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Scientists seek national wildlife conservation network

Date:
October 22, 2012
Source:
University of Alaska Fairbanks
Summary:
Wildlife conservation efforts in the United States are facing habitat loss, climate change and major reductions in funding. To address these threats, a group of prominent wildlife biologists and policy experts is recommending the formation of a state-based national conservation-support network.

Wildlife conservation efforts in the United States are facing habitat loss, climate change and major reductions in funding. To address these threats, a group of prominent wildlife biologists and policy experts is recommending the formation of a state-based national conservation-support network. Their proposal is published in the November issue of the journal BioScience.

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"We surveyed wildlife managers from every state and territory to assess the state of the wildlife conservation system," said co-author Brad Griffith, a wildlife biologist with the U.S. Geological Survey and University of Alaska Fairbanks. "We kept hearing 'we don't have the maps we need' and 'we don't have current tools.' It was clear after listening to all these folks that better coordination of resources and planning among states, across regions and nationwide could make our conservation efforts more effective and efficient."

The proposed network, which would bring together state, federal, nongovernmental and private initiatives, has five goals: establish a common habitat classification map, identify at-risk species not currently managed federally, coordinate planning opportunities, disseminate planning information and document the potential uses of new conservation data tools.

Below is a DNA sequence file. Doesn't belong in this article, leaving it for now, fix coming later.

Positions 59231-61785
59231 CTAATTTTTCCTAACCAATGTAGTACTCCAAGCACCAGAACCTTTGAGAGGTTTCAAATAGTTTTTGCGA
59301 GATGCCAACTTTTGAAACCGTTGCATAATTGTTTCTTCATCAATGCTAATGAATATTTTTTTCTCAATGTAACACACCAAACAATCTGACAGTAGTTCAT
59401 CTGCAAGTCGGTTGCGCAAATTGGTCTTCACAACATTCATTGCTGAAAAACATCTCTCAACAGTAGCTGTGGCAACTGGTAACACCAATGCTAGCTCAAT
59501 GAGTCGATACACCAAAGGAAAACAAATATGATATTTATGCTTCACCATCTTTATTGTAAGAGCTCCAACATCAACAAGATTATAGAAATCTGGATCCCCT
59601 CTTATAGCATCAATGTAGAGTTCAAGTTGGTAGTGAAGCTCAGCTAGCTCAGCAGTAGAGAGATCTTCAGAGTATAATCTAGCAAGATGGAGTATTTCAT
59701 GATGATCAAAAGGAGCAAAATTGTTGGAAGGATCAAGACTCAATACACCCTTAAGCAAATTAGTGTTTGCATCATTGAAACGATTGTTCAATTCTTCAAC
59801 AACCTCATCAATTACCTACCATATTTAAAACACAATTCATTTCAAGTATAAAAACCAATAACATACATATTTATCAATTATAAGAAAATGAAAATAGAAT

"Individual state wildlife action plans provide a strong foundation for biodiversity conservation, but a state-by-state approach does not protect ecosystems and habitats that extend across state borders and occur at regional and national scales," said Griffith, the leader of the USGS Alaska Cooperative Fish and Wildlife Research Unit in UAF's Institute of Arctic Biology. "This approach also does not enable states to address species that are declining throughout a multistate range, but are not yet endangered or threatened."

The authors suggest that a program to support state wildlife agencies be independent, rather than housed within a federal agency because of the potential for relatively frequent administrative changes in focus and support for conservation philosophies and actions.

"A national conservation-support network could work to identify large-scale conservation challenges and facilitate their resolution," Griffith said. "This network could integrate local and regional efforts, enhance large-scale conservation, and advance collaborative conservation among states and their partners. It would make the most efficient use of limited conservation funds, maintain ecological integrity and ecosystem services and reduce the need for more stringent environmental protections."

Other co-authors are: Vicky Meretsky of Indiana University Bloomington, Lynn Maguire of Duke University, Frank Davis and David Stoms of the University of California at Santa Barbara, J. Michael Scott and Dale Goble of the University of Idaho, Dennis Figg of the Missouri Department of Conservation, Scott Henke of Texas A&M University-Kingsville, Jacqueline Vaughn of Northern Arizona University and Steven Yaffee of the University of Michigan.


Story Source:

The above story is based on materials provided by University of Alaska Fairbanks. Note: Materials may be edited for content and length.


Cite This Page:

University of Alaska Fairbanks. "Scientists seek national wildlife conservation network." ScienceDaily. ScienceDaily, 22 October 2012. <www.sciencedaily.com/releases/2012/10/121022093143.htm>.
University of Alaska Fairbanks. (2012, October 22). Scientists seek national wildlife conservation network. ScienceDaily. Retrieved March 3, 2015 from www.sciencedaily.com/releases/2012/10/121022093143.htm
University of Alaska Fairbanks. "Scientists seek national wildlife conservation network." ScienceDaily. www.sciencedaily.com/releases/2012/10/121022093143.htm (accessed March 3, 2015).

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